Creative Evolution (book review) Henri Bergson

240716: i do not know what to say about this work, i do not follow it all, it might be closer to a 3, but the writing is very good. the introduction hails bergson as 'the most serious philosopher of life of the 20th century...', and makes a good argument for his continuing relevance, his unique approach, all of it down to his approach to time- 'duree'- and valourization of 'intuition'. as i am not studying him but have read a few by and a few on bergson, i can see how difficult, how contrary, his way of understanding 'intellect' and thereby 'science', as beholden to physics/geometry, that has no sympathy for living creation- the 'impetus' that manifests itself through evolution, that leads from single-cells to the great division between plant and animal, then the effective, practical, development of nervous system and then brain, enabling/informing motion...


the early chapters, the philosophical take on evolution, i found difficult and opposing what little i do know about the theory- eventually i began to see bergson is working not on the matrices of usual 'evolutionary biology' but on the philosophical concept of 'life'. this is not simply organic forms diversifying, sustaining, surviving through environmental changes, 'adapting', but how 'life' is truly creative, always new, always responsive, though his contention humans are somehow an evolutionary 'peak' seems mistaken. this seems an introduction of 'telos', a religious idea, insistence that there is a 'direction' to evolution, that we adapt through generations often in a 'neo-lamarckian' manner, we are the final result... as if evolution is now halted. this probably loses most evolutionary biologists if not scientists in general...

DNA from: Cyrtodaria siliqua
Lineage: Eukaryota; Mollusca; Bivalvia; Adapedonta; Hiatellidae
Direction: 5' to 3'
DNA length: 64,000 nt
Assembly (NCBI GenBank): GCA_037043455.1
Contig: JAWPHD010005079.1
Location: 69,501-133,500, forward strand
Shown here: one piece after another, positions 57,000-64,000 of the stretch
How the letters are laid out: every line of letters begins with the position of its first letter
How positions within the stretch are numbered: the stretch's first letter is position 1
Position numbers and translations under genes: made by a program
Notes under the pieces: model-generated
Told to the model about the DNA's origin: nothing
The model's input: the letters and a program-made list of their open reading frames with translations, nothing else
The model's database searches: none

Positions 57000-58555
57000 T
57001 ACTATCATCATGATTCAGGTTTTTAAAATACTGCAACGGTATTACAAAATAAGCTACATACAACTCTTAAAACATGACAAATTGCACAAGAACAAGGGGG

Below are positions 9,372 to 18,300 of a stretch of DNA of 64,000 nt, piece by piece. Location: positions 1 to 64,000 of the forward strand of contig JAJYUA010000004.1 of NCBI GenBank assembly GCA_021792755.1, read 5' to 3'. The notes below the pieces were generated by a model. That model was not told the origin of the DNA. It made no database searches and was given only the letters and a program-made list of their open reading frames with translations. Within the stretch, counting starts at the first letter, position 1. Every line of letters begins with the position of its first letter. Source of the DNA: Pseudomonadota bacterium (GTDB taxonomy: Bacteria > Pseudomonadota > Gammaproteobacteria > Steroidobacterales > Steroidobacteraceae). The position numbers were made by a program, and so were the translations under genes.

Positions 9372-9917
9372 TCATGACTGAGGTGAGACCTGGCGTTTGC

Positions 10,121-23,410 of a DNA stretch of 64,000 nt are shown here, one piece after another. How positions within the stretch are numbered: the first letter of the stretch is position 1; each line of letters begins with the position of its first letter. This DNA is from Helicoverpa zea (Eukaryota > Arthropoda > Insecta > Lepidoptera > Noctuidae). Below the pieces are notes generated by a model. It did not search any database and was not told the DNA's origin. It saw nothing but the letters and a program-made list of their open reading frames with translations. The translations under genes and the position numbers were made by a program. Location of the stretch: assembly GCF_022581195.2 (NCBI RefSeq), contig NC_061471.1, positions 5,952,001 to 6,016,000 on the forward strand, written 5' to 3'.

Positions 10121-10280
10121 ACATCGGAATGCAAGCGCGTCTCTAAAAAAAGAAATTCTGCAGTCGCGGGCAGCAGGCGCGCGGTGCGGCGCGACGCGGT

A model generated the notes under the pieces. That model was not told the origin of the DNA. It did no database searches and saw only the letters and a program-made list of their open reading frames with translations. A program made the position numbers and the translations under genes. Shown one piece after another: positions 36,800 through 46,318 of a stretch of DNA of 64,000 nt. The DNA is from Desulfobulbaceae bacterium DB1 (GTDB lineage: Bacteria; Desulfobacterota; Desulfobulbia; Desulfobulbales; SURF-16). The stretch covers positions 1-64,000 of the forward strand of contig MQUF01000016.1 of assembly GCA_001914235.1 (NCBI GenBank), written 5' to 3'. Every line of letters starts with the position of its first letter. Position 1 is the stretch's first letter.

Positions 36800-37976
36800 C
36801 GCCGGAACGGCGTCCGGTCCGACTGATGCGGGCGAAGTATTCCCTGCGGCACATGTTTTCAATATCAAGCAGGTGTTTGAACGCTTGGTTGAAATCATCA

i do like his latter chapters, particularly the 'cinematographical mechanism of thought...', though i do not know how accurate is his dismissal/inquiry on the concept of 'nothing', mainly these were ideas i had read before, encouraging to remember, and certainly all the other reading on bergson was very helpful. the summation is heartening, as he goes through some history of philosophy to get there (plato, aristotle, descartes, leibniz, spinoza, kant, spencer), to his central idea: scientific knowledge is not the only or best way to live in the world, despite its obvious practical efficacy, in for example science, that the ideal of freedom is not met through mechanistic/geometric/spatial views, the ideal is met through the intuition/duration/creativity of time...

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